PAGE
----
The Rockats, hybrid English/American rockabilly specialists, were formed by singer Levi Dexter, whose appreciation of ’50s American rock infused the band with a real traditionalist ethic. They made only one record together before splintering; bassist Smutty Smiff subsequently kept the Rockats’ name alive. Louisiana Hayride, recorded live in Shreveport, Louisiana in 1979, bristles with feeling but lacks something in recording quality (epecially as regards the mix). And if there was an audience at that gig, no one bothered telling them to clap.
Live at the Ritz, cut in New York over a year later, is a much slicker affair — a premonition of the Stray Cats but without a magnetic personality like Brian Setzer. With Levi gone and a new lineup in place, the playing’s fine, the sound quality is great and the tunes all sound like Johnny Cash should be singing ’em. (One of the new members — guitarist Tim Scott — went on to a solo career and later formed the Havalinas.)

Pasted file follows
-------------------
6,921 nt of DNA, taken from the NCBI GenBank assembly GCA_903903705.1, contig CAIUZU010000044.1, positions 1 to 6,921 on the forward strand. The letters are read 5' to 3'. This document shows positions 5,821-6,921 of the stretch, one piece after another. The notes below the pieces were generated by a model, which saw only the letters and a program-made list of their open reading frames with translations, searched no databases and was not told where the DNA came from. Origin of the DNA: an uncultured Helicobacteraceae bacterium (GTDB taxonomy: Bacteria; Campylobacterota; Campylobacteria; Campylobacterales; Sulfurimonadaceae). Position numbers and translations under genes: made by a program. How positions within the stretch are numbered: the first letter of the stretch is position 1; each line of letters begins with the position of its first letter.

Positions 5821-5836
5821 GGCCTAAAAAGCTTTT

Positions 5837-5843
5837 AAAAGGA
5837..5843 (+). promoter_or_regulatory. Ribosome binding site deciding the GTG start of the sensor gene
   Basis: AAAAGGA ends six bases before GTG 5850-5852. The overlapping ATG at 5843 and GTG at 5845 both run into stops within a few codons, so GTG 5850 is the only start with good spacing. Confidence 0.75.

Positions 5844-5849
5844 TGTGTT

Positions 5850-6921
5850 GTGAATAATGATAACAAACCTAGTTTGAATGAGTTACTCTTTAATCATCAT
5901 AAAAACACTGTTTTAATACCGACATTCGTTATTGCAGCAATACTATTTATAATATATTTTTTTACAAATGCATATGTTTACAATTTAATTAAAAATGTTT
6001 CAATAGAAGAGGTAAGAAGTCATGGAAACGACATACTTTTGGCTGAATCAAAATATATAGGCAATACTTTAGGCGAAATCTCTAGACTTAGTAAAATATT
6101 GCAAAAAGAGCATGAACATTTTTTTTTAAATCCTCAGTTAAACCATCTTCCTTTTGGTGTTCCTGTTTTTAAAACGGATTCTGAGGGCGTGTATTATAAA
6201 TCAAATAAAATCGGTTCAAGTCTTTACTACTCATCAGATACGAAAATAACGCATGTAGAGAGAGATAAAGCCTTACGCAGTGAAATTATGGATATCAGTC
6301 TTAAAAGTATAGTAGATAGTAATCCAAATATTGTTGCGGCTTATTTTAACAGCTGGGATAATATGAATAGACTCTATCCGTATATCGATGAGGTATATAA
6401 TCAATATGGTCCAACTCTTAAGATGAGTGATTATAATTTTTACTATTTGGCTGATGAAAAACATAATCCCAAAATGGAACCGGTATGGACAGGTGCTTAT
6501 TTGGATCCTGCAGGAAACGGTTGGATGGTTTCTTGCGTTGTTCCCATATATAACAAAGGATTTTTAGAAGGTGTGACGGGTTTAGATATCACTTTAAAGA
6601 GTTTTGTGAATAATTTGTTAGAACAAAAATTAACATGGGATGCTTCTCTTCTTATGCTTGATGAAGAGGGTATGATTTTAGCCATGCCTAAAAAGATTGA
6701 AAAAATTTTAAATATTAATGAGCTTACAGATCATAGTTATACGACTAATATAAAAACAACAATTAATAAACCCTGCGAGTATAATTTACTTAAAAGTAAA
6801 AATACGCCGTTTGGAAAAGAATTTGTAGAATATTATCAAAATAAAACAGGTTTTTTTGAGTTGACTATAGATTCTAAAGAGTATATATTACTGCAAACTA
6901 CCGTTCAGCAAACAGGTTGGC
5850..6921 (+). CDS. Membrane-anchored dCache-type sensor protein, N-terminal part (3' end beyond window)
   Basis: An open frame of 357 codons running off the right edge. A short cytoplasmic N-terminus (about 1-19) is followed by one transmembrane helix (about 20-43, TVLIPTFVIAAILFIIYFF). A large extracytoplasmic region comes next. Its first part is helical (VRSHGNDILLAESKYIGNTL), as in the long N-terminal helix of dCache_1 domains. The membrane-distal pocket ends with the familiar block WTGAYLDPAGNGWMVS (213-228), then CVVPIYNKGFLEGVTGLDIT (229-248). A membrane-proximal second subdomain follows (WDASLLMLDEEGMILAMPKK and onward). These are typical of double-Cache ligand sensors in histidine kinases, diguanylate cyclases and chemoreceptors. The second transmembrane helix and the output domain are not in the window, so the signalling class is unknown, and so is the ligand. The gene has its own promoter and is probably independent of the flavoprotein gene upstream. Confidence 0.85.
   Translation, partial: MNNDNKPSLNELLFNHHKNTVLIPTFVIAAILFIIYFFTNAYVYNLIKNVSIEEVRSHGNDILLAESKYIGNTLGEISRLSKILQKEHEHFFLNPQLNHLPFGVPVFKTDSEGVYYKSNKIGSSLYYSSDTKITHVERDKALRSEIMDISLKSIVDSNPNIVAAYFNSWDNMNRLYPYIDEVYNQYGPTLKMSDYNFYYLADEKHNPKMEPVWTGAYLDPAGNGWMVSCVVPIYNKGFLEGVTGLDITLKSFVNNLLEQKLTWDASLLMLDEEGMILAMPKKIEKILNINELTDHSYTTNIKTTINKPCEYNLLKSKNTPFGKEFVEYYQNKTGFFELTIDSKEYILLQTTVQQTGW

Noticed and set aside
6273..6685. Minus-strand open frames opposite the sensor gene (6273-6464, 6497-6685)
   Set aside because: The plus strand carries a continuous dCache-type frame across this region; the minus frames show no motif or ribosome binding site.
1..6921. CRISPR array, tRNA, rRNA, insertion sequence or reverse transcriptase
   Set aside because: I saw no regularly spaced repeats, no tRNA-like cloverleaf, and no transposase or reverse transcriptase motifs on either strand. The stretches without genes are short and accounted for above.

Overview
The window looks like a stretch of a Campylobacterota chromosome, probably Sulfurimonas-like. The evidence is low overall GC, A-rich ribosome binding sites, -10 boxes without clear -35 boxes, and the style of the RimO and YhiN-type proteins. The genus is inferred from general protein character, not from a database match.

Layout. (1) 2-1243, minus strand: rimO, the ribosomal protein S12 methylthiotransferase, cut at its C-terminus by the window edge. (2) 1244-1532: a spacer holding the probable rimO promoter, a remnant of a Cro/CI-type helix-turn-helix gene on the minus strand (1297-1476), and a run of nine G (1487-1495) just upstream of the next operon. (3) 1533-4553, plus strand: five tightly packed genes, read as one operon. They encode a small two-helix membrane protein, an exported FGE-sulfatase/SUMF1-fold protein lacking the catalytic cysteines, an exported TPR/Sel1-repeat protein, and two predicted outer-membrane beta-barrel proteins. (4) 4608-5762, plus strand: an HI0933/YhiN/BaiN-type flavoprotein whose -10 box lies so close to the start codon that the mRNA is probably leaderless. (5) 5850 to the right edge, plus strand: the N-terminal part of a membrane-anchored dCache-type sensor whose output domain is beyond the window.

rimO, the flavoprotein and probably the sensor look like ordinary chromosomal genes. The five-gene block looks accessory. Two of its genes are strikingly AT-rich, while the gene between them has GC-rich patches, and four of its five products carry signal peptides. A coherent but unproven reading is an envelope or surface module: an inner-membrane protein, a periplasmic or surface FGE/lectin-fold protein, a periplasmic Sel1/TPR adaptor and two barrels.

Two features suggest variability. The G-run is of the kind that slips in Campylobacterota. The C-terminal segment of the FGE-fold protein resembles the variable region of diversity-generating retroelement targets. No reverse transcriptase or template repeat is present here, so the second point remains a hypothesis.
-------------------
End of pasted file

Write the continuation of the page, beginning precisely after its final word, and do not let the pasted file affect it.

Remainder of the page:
Make That Move, with a new guitarist and drummer in the quintet, attempts to effect a stylistic escape. Produced by Mike Thorne, one side isn’t rockabilly at all; keyboards are used to build an energetic but characterless soup. On the flip, the overbearing “Go Cat Wild” contains more drums than all of the Stray Cats’ records put together. Only the title song and “Never So Clever” recapture the band’s original sound with a glimmer of the old spirit.
Dexter, for his part, sticks to the straight and narrow on The Fun Sessions. Sharing production with Richard Gottehrer and employing a basic ‘billy trio, he hiccups his way through five cool tracks exploding with understated energy. Not innovative by any means, but his earnest copies beat the Rockats’ boring originals any day.